"Theories [serve] as a lens through which we view
the life course; that lens illuminates certain
elements and tells a particular story about adult
life" . The four lenses through which adult
development will be seen are: behavioral /
mechanistic, cognitive / psychological, contextual
/ sociocultural, and integrative.
Young adult: 18 to 35
• Intimacy and Solidarity vs. Isolation – Love
At the young adult stage, people tend to seek
companions hip and love. Some also begin to ―settle
down‖ and start families, although seems to have
been pushed back farther in recent years.
• Young adults seek deep intimacy and satisfying
relationships, but if unsuccessful, isolation may
occur. Significant relationships at this stage are with
marital partners and friends.
Middle-aged Adult: 35 to 55 or 65
Generativity vs. Self absorption or Stagnation – Care
Career and work are the most important things at this
stage, along with family. Middle adulthood is also the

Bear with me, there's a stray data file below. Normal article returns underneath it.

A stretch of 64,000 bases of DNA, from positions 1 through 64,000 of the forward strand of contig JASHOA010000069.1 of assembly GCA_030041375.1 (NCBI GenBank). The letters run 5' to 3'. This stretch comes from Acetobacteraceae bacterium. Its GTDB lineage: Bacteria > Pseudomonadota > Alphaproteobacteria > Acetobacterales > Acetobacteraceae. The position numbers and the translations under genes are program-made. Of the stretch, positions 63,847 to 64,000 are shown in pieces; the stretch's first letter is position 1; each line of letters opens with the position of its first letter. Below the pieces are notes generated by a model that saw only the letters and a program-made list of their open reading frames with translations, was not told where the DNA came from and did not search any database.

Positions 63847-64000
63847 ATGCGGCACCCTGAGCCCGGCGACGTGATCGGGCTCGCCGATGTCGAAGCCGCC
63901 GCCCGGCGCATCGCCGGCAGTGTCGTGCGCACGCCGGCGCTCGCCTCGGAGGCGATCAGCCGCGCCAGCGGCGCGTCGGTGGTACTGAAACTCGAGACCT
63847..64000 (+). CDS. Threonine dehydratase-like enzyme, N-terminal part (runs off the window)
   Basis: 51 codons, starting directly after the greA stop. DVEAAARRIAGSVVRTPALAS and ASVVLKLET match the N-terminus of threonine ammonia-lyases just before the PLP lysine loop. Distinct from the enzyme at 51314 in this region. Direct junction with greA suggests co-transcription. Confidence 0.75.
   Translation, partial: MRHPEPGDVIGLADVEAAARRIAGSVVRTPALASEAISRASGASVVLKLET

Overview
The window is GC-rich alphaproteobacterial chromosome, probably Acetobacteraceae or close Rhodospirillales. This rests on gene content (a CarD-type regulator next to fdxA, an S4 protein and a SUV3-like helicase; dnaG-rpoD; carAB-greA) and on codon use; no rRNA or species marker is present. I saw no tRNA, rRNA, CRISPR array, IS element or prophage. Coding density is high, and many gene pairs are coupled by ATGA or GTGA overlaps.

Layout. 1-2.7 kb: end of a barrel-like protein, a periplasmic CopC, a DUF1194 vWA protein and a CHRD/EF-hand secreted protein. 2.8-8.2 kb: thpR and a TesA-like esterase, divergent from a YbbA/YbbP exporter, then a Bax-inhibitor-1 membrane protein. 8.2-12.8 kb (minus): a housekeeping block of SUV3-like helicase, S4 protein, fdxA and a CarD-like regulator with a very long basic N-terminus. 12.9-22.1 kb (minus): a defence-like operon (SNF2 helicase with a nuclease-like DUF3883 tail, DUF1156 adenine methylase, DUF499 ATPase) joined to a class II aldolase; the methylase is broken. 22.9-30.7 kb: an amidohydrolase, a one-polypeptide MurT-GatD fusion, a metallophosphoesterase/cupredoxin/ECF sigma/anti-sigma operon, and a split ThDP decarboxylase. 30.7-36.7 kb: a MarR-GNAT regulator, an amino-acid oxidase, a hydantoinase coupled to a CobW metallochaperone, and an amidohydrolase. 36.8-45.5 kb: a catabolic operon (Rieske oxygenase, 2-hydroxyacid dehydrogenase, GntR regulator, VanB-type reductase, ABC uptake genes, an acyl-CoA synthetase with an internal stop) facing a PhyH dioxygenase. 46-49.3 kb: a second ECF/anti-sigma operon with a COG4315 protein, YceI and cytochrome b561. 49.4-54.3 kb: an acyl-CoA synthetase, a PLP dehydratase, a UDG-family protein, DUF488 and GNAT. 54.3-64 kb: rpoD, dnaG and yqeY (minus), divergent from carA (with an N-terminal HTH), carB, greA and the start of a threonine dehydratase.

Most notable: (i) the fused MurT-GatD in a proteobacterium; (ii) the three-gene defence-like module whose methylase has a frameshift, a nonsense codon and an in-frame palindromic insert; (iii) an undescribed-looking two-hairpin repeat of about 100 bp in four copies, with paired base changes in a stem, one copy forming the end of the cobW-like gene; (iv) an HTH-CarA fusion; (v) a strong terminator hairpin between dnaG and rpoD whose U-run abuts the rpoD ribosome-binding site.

time when people can take on greater responsibilities
• For this stage, working to establish stability and
Erikson’s idea of generativity – attempting to produce
something that makes a difference to
society. Inactivity and meaninglessness are common
fears during this stage.
Late Adult: 55 or 65 to Death
• Integrity vs. Despair – Wisdom
As older adults, some can look back with a feeling
of integrity — that is, contentment and fulfillment,
having led a meaningful life and valuable
contribution to society.
• Others may have a sense of despair during this
stage, reflecting upon their experiences and
failures. They may fear death as they struggle to
find a purpose to their lives, wondering ―What was
the point of life? Was it worth it?‖
Who is he?
• graduated from Yale as a psychologist.
• developed a comprehensive theory of
• one of the only ones which suggests that
development and growth happens well into
the adult years.
In his theory there are two key concepts:
1) the Stable Period - This is the time when a person
makes crucial choices in life.
2) the Transitional Period - This is the end of a person's
stage and the beginning of a new one. Life during these
transitions can be either rocky or smooth, but the quality
and significance of one’s life commitments often change
between the beginning and end of a period.